He went on to suggest an “alternative way to avoid unnecessary costs”:

“where at the return date the only relief that the claimant seeks is agreed with all parties concerned, or where it is an extension of time for service of the claim form, or an extension of an anonymity order, or some other ancillary provision, this can generally be done on paper”. [60]

He suggested that solicitors for the claimants could write to the Court explaining what had happened since the injunction had been granted and why an extension to a new return date was required. [61]

On the issue of anonymity, the judge noted that the defendant had asked for anonymity, supported by medical evidence, and the claimants supported the application [64].  In all the circumstances, he agreed to make the anonymity order.  It appears that the claimants did not seek a continuation of the anonymity order which they had originally been granted.


This case provides important guidance for practitioners in relation to privacy injunctions.   It is a further reminder (after Gray v UVW [2010] EWHC 2367) of the importance of complying with undertakings given when “without notice” privacy injunctions are granted and of the way in which the court will scrutinises orders which derogate from open justice.

Mr Justice Tugendhat draw attention to the legal costs which result from the recent practice of always having “return dates”  for privacy injunctions.  This means, in effect, that every privacy injunction has at least two hearings.  He approves a practice of renewal on paper in circumstances where there is no need for the parties to attend.  He notes that under CPR 1.4(2)(j) active case management includes dealing with the case without the parties needing to attend court.  The examples he gives of reasons why the matter might be dealt with on paper include inability to serve the defendant, a defendant requiring further time or a police investigation. [61]

It should noted however, that what is contemplated is a renewal of the injunction until a further return date – as opposed to the standard renewal “until trial or further order”.  In other words, it remains the case that a return date of some kind will usually be required.  This is consistent with the point made by Court of Appeal in JIH v News Group Newspapers ([2011] EWCA Civ 42, [21](8)) that anonymity orders must be reconsidered on the return date.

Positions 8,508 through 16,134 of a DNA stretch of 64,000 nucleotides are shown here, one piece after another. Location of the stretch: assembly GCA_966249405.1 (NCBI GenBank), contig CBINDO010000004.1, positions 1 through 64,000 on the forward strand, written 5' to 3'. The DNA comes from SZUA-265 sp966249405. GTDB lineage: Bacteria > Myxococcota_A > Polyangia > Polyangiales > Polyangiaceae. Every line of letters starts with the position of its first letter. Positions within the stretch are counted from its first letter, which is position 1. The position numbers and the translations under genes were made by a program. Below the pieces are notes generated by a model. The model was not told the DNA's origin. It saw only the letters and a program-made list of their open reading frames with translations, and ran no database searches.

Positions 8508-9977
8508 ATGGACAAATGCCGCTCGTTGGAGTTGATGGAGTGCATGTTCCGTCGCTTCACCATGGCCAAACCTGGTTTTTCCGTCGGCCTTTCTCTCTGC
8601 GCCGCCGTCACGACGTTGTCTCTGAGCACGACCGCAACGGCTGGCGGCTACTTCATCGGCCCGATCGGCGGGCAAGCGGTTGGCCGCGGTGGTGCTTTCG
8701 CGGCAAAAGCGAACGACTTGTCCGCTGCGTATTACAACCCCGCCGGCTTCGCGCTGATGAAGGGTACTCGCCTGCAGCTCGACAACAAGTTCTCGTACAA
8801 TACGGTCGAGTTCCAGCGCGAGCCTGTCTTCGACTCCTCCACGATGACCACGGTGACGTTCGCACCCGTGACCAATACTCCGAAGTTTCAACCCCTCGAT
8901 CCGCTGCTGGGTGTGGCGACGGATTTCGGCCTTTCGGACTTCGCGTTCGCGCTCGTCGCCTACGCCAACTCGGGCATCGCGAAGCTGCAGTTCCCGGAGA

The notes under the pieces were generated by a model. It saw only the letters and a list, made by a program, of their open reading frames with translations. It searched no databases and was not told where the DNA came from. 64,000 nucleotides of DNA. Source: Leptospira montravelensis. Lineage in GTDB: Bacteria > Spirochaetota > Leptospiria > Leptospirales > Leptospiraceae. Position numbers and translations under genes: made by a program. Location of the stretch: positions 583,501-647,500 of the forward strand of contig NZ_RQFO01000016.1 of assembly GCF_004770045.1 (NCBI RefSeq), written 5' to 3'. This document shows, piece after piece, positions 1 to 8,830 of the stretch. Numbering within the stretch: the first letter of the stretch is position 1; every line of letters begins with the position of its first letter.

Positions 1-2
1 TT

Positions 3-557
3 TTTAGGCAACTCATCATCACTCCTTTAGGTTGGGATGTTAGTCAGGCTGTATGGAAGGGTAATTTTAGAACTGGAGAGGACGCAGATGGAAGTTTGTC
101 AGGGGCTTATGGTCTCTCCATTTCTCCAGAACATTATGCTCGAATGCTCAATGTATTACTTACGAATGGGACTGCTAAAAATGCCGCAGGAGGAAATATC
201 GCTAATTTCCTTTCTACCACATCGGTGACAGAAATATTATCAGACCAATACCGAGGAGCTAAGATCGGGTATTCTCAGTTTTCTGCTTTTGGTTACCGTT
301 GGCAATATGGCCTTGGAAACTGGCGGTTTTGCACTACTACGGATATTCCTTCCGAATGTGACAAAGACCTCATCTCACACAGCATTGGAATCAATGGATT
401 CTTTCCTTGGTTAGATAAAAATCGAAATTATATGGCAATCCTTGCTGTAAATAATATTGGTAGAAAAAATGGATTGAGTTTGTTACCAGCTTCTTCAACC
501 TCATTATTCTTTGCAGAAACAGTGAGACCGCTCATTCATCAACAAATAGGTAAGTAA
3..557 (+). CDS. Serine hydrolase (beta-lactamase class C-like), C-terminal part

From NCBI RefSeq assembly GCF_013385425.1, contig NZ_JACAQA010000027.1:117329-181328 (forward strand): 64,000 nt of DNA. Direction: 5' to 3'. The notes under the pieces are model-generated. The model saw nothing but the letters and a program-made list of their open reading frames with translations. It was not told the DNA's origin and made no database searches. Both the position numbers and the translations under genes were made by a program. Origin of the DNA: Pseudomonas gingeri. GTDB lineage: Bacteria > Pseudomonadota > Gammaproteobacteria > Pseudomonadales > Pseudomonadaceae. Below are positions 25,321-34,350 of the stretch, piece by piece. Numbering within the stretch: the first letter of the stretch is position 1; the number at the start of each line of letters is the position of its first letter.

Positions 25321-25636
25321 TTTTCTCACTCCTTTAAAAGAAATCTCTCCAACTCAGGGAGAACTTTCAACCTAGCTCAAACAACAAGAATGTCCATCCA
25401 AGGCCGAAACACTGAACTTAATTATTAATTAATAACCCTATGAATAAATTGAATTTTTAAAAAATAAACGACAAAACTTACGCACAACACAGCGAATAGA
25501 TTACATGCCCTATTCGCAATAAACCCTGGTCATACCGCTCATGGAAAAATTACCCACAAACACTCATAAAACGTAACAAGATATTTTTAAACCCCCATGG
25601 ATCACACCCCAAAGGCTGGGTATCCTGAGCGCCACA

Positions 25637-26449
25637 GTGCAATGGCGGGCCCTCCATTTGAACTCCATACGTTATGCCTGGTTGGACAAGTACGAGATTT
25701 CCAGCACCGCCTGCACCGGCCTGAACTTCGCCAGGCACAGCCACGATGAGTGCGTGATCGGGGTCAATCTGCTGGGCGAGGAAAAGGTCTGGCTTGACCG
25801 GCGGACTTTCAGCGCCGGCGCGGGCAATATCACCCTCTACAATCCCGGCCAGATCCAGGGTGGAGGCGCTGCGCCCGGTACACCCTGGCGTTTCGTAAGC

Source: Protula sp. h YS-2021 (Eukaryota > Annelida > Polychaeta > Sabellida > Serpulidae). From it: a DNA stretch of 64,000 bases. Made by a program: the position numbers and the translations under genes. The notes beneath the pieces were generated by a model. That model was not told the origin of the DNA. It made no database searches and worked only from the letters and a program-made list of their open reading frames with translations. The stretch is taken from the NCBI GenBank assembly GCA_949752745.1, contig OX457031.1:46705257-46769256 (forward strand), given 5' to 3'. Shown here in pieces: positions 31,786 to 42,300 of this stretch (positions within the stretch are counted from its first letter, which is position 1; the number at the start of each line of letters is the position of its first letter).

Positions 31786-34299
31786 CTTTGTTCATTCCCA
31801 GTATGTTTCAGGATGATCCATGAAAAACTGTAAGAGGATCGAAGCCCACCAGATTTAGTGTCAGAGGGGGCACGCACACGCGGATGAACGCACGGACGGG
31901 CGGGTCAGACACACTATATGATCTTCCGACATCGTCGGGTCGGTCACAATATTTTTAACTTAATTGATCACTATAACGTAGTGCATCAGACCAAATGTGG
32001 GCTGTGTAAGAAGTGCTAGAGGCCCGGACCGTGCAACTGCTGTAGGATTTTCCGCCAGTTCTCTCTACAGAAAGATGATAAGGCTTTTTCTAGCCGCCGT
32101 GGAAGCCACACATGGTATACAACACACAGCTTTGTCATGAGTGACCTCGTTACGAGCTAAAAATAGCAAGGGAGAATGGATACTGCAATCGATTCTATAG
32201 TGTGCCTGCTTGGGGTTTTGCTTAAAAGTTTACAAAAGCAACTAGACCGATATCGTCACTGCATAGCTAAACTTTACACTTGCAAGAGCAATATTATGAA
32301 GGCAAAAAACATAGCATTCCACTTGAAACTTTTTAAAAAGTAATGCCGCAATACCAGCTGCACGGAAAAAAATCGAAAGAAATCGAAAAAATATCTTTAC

Whether or not an anonymity order in a case of this kind will be removed will, of course, depend on an “fact sensitive analysis” but bearing in mind the point that the Master of the Rolls made in his recent lecture on open justice that the public interest is arguably better served

“by knowing about the type of case which is coming before the courts, and the types of case in which reporting restrictions are being granted, than by knowing which famous [person] is seeking an injunction for wholly unspecified relief”.

One final point of interest arising out of this case is the fact that – as in Gray v UVW ([2010] EWHC 2367) – the court decided, in the end, to anonymise the defendant (but not the claimants).  In both cases, the defendants appear to have been vulnerable individuals who might suffer interference with their Article 8 rights if their names were made public.  In other words, the Court as a public authority is taking into  account Article 8 rights other than those of the claimant.  This is a proper course of action and one which may also be of relevance when third parties other than the claimant (such as family members) who are potentially affected by publication of private information or the disclosure of a name.